Garrison’s alluring meatless dishes compel you to forgo flesh altogether, though it would be a shame to miss the rich chicken liver parfait or the flower-strewn fluke crudo, among other fine opening acts.


Summer three-bean salad with lemon, white anchovy and basil pesto at Garrison. (Dixie D. Vereen/For The Washington Post)

Weland knows he’s playing to a general audience, however, so he also cooks pasta, fish and steak to make everyone happy. Saucer-shaped ravioli split to reveal molten centers of ricotta, herbs including chives and chervil, roasted garlic and nettles in season. Add some lemon zest, and you’ve got a pasta that doesn’t stick around for long. In addition to the aforementioned king salmon, Garrison has also impressed me with roasted hake, served with Irish-inspired champ (potatoes freckled with scallions).

The best steak salad I’ve ever encountered came from this kitchen, which serves ruby slices of lean but juicy bison meat with a bounty of sliced summer tomatoes, pickled red onions and a wedge of sharp Danish blue cheese: four great ingredients turning in bravura performances, with no need for dressing (or a dishwasher, at least the way I return the plate).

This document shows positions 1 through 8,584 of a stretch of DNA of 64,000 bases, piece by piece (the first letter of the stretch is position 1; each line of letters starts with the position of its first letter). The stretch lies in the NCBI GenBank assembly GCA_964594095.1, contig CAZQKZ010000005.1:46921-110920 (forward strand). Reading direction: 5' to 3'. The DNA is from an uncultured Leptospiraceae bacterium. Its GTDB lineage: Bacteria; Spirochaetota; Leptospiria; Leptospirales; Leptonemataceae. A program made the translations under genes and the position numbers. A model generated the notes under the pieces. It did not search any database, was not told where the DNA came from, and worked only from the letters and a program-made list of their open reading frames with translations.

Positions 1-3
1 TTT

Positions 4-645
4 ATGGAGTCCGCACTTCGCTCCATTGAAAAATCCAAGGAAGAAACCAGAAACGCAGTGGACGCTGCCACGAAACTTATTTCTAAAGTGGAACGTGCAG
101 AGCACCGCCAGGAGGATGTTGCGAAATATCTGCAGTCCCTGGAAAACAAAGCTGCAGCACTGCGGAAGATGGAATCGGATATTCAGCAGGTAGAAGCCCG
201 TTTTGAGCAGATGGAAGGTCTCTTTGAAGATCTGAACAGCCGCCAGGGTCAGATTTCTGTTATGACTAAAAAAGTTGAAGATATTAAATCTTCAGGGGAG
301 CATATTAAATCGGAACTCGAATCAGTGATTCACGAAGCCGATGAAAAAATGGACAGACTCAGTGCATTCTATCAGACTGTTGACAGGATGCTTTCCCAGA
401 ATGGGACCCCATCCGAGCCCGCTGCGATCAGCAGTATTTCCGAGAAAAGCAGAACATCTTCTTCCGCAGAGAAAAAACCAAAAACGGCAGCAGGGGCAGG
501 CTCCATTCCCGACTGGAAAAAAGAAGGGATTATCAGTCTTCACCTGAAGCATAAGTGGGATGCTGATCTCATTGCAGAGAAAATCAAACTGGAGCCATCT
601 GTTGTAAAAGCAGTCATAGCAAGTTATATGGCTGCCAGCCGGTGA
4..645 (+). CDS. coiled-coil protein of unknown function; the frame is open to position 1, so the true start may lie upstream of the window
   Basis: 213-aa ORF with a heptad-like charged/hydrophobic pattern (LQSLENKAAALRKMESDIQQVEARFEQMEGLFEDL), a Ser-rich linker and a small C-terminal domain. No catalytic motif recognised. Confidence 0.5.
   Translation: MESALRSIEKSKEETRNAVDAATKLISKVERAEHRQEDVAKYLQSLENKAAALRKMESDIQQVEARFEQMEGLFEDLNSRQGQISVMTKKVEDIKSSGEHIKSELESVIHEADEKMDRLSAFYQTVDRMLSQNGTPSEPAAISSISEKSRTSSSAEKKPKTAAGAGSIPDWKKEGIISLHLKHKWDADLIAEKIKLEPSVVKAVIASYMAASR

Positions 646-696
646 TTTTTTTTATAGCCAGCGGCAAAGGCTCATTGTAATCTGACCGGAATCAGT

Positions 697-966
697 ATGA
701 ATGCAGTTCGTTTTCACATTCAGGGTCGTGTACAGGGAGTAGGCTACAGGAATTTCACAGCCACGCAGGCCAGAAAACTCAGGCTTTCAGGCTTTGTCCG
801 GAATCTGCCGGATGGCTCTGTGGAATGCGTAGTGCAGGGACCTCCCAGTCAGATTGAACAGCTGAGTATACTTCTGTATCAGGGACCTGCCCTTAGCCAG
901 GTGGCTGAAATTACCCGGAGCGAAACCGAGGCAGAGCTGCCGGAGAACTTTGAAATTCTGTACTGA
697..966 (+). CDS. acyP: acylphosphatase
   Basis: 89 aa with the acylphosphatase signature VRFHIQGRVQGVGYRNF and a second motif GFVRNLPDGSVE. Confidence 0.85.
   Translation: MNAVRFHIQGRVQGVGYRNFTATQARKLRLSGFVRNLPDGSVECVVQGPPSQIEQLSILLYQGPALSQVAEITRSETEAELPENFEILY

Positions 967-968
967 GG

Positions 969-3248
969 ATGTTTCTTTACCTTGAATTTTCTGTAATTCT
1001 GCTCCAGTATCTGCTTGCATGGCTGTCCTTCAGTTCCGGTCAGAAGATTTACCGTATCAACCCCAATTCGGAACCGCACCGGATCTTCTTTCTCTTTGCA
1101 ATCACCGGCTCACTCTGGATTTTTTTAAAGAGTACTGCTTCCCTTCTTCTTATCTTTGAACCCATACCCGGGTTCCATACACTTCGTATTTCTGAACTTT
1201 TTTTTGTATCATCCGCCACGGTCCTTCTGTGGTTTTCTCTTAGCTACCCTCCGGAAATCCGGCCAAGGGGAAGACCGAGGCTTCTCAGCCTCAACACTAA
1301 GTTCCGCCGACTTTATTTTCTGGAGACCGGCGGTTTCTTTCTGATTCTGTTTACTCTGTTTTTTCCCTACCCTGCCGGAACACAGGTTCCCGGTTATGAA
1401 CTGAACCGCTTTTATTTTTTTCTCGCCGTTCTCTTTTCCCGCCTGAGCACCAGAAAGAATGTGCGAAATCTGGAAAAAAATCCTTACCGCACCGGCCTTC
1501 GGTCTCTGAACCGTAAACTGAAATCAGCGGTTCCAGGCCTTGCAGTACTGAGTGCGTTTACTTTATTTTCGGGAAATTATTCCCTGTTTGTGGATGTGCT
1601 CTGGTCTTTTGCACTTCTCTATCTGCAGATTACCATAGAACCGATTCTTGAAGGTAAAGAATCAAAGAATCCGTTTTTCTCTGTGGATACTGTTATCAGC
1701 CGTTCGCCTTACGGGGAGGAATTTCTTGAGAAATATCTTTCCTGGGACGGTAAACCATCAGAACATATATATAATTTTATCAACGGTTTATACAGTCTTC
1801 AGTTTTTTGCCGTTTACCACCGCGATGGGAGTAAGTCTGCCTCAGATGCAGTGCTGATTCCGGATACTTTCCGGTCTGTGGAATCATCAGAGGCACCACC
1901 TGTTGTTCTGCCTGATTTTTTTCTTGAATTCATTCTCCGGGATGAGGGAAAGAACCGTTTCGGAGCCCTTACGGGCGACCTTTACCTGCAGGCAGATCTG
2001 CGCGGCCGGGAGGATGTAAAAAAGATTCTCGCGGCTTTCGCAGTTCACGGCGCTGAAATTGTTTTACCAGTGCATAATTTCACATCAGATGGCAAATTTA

Order fruit for dessert and the bonus might be a ceremony in which a server snips away parchment paper and pours ricotta cream over plump apricots, crushed pistachios and fresh lavender. Chocolate terrine and buttermilk panna cotta are more commonplace but still tug at chocoholics and pudding fans. The bill comes with a sweet something, buttery caramels on my last visit.

The name Garrison acknowledges the Marines on Barracks Row, a family ancestor and the reality of opening a new business, or “setting up camp,” says Weland.

He inherited a restaurant with such good bones, he didn’t have to do much more than display jars of preserved lemons, eggplant and turnips to make it his own. Overhead rafters lend warmth to the space; tilted mirrors on the walls give the restaurant a sense of expansiveness that a mere 60 or so seats don’t.


Bison hanger steak with tomato, red onions and blue cheese. (Dixie D. Vereen/For The Washington Post)

Fluke crudo with lemon and fennel. (Dixie D. Vereen/For The Washington Post)

Not every meal at Garrison was as thrilling as the maiden one. Subsequent dinners have found hesitant waiters,
limp breadsticks (since replaced by consistently delicious Parker House rolls) and music of the variety and volume better suited to a closed kitchen. My point: Food is rarely the issue, and the few drawbacks are easy to fix.

Can’t get into Rose’s Luxury? Down the street awaits consolation that could well turn into competition.

3 stars

Location: 524 Eighth St. SE. 202-506-2445. www.garrisondc.com.

Open: Dinner 5 to 10 p.m. Sunday and Tuesday through Thursday, 5 to 11 p.m. Friday and Saturday. Closed Monday.

Prices: Snacks and appetizers $4 to $16, main courses $23 to $30.

Sound check: 79 decibels / Must speak with raised voice.